THE cold, calculated assassination of Shahbaz Bhatti, federal minister for religious minorities, in Islamabad yesterday is yet another blow to the idea of Jinnah’s Pakistan. Mr Bhatti’s killers may have escaped the scene of the crime, but the real culprit is known to all: an extremist mindset that has, with the sponsorship of some institutions of the state, spread far and wide in Pakistani society. The tragic irony of a country created to protect the rights of a minority — Muslims in unified India — turning into a killing field for those standing up for the rights of minorities evokes a deep sense of pathos and helplessness. Yet, the second high-profile killing in less than two months in Islamabad linked to the issue of the country’s blasphemy laws raises at least two hard questions.
One, how was it that Mr Bhatti, clearly a marked man, was left exposed to those who sought to kill him? Police officials have claimed that the slain minister rejected round-the-clock protection, but that is an insufficient explanation. It was the job of the authorities to keep Mr Bhatti safe — whatever the minister’s preferences. Short of leaving Mr Bhatti completely exposed, as he was yesterday morning, more discreet security could have been afforded to him. A bullet-proof vehicle could also have saved Mr Bhatti’s life. Was the threat to him not clear enough? Is the best security only reserved for self-described ‘VVIPs’?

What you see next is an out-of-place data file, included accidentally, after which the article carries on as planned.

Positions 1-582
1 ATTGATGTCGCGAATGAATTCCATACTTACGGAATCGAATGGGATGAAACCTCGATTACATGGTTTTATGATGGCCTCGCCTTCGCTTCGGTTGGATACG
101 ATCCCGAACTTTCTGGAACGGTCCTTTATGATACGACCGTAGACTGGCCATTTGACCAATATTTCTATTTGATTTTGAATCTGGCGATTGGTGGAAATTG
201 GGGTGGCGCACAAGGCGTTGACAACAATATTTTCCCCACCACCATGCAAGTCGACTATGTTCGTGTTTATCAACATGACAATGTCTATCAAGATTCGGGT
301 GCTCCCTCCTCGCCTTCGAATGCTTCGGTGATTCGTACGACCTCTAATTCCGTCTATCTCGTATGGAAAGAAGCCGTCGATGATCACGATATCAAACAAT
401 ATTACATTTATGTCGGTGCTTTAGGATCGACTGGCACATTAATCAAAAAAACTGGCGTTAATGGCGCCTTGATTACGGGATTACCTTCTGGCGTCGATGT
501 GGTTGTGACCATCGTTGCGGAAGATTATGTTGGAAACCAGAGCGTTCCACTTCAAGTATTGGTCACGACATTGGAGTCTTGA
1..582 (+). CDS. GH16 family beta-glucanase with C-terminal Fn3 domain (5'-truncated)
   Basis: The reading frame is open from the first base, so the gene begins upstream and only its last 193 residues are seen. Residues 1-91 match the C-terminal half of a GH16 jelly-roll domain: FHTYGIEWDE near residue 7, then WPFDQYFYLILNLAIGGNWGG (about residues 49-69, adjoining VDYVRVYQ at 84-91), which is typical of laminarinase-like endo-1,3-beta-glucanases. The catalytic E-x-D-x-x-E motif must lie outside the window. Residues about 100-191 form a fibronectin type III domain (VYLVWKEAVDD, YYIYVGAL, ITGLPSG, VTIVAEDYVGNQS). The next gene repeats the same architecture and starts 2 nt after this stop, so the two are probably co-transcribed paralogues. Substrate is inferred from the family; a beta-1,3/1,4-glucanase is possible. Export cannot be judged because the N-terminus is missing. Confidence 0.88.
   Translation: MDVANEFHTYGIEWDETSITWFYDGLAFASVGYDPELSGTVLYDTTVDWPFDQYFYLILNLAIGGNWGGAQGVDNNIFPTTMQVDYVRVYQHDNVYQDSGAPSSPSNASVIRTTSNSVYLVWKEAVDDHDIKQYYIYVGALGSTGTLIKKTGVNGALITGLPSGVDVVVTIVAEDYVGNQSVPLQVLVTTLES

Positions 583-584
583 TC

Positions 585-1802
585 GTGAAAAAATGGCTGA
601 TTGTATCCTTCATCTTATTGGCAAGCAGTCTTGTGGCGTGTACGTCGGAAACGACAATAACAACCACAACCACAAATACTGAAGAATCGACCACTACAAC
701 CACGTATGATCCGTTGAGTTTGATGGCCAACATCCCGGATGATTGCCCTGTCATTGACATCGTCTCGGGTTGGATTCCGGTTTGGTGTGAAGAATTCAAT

Two, when will those responsible for shaping the policies of the state recognise that retreat in the battle against fanaticism and intolerance only gives the extremists more space? The PPP has now seen its chairman, a provincial governor and a federal minister slain by religious extremists of different hues. And yet the party which leads the federal and Sindh governments has maintained a resolute silence when confronted by its extremist enemies. In fact, senior party leaders have gone out of their way to seemingly placate the extremists. Similarly, other political parties and leaders have also either maintained a steadfast silence or pandered to religious extremists. Institutions of the state which have had a hand in creating and sustaining the culture of jihad and militancy also appear dangerously tolerant of certain mindsets so long as they serve some perceived tactical or strategic goals. For sure, all are not equal when it comes to influencing state policy. The political class is too often too unsettled and unsure of its position to challenge entrenched policies and mindsets. But if nobody stands up, if nobody tries to fight for what is good and right, the extremists will surely win.